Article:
Remains of Germanwings Co-Pilot Andreas Lubitz Identified Through DNA Matching

DUSELDORF, Germany – Authorities said they have positively identified the remains of Germanwings co-pilot Andreas Lubitz from the wreckage through a DNA matching.

The report said the DNA samples taken from the wreckage matched with the DNA samples of Lubitz, the co-pilot of the Germanwings Flight 9525 that he intentionally crashed into the French Alps.

The positive identification of the remains of Lubitz will help investigators determine whether or not the co-pilot was taking drugs or anti-depressants when the plane crashed into the French Alps, killing 150 people on board.

Investigations showed that Lubitz had mental illness and was suffering from depression. He also had suicidal tendencies based on the statement by his family and friends.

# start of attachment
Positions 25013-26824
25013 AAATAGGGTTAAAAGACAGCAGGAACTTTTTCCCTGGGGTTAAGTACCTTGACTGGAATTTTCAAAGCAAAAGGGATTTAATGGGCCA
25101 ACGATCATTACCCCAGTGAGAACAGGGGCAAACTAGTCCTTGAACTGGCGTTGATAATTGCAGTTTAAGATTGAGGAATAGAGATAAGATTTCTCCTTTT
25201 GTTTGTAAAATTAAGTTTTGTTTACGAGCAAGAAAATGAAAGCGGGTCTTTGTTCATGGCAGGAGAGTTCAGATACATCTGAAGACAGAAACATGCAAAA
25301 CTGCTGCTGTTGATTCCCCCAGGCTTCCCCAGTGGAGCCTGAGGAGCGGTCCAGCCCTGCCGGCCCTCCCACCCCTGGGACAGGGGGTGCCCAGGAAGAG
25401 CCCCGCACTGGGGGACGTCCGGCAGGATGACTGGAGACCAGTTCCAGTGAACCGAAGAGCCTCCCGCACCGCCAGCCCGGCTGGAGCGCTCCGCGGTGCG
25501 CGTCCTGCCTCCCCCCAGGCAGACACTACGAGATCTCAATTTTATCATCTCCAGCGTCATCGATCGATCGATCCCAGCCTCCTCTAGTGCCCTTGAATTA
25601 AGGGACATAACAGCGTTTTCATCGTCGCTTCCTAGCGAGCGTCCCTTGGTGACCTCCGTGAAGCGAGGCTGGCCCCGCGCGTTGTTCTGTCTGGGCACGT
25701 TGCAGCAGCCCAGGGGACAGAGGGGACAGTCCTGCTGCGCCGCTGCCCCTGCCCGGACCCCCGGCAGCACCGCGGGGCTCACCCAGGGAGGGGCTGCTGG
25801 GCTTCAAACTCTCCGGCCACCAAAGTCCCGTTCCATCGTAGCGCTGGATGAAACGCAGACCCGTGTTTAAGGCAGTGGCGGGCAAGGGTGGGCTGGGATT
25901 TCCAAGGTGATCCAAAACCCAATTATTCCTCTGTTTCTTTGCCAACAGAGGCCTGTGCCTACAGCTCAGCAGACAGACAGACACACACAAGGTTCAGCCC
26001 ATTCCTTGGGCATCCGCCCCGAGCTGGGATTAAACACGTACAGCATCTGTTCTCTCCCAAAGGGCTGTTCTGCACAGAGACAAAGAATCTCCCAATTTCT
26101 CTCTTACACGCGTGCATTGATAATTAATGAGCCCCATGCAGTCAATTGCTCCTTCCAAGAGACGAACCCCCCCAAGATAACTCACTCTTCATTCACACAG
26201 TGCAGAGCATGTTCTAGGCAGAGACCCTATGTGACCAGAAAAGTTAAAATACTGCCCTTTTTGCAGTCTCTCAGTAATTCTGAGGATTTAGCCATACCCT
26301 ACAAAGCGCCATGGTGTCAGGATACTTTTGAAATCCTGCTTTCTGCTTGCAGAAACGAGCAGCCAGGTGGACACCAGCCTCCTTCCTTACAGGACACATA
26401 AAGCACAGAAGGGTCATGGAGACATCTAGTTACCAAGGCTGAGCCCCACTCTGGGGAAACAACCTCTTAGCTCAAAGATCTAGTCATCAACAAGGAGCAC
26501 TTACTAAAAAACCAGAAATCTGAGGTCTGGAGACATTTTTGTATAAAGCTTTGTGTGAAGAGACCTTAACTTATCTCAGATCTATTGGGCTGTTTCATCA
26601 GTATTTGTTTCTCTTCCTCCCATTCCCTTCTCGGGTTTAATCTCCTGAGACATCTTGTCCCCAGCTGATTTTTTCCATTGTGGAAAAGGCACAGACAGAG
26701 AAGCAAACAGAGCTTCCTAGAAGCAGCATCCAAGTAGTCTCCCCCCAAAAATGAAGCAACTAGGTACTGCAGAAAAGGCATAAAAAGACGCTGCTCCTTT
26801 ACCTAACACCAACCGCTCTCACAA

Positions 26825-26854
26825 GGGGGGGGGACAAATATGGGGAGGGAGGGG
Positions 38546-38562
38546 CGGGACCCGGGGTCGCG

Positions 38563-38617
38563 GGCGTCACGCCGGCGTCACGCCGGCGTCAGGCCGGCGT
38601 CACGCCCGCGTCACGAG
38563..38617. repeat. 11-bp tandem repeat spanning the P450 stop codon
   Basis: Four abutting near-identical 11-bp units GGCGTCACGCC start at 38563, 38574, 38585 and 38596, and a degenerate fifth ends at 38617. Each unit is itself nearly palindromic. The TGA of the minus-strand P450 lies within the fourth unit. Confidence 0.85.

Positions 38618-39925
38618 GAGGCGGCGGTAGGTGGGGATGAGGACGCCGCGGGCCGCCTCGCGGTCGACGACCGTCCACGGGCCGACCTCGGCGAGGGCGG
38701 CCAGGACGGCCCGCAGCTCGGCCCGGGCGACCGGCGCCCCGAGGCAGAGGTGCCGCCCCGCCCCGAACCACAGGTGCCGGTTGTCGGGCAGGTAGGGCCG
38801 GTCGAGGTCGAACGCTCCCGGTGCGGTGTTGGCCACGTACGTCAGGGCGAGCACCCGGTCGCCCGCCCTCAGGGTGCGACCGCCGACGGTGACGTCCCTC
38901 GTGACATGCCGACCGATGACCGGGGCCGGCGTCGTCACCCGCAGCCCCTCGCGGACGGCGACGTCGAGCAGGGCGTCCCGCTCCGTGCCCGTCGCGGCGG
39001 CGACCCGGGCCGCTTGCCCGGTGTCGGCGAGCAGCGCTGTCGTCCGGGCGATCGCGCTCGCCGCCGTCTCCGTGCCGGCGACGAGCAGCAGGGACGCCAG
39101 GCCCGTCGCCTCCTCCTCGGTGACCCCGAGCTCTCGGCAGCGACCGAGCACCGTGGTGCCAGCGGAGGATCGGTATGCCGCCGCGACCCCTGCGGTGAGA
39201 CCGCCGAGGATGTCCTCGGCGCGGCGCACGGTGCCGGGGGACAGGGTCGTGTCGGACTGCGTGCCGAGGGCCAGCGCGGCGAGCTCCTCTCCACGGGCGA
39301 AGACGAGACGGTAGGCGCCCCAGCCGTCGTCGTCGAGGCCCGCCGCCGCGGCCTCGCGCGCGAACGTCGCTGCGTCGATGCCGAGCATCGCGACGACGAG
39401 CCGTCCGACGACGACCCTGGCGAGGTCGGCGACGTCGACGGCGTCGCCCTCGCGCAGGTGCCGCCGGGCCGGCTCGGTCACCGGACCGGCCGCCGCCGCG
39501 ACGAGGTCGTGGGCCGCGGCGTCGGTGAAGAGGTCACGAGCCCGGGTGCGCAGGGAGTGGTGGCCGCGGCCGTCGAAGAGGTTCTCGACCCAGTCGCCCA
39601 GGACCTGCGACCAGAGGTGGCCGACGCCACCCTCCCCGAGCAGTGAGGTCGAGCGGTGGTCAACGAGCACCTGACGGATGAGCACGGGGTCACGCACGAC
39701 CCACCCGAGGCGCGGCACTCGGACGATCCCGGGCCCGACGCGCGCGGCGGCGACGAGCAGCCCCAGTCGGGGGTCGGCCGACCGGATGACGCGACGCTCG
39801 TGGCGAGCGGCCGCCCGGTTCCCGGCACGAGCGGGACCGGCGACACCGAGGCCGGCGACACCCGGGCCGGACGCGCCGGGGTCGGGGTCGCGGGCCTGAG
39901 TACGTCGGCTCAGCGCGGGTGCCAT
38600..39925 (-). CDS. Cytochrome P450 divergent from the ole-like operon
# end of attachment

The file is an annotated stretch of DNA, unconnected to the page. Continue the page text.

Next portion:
Lubitz, however, did not reveal his mental illness and depression to his employer, Lufthansa, which is the parent company of Germanwings.

German investigators remained clueless on the motive of Lubitz in crashing the Germanwings plane,

Dusseldorf city prosecutor Christoph Kumpa said investigators failed to get clue on the documents seized from the apartment of Lubitz that will give them a possible motive of the intentional crashing of the plane.

Lubitz did not leave any message or suicide note prior to the incident, Kumpa said.

Germanwings Flight 9525 was a scheduled international passenger flight from Barcelona–El Prat Airport in Spain to Düsseldorf Airport in Germany, operated by Germanwings, a low-cost airline owned by Lufthansa.

On 24 March 2015, the aircraft, an Airbus A320-200, crashed 100 kilometres (62 mi) northwest of Nice, in the French Alps, after a constant descent that began one minute after the last routine contact with air traffic control and shortly after the aircraft had reached its assigned cruise altitude.

All 144 passengers and six crew members were killed.

French and German prosecutors believe that the crash was intentionally caused by the co-pilot. – BusinessNewsAsia.com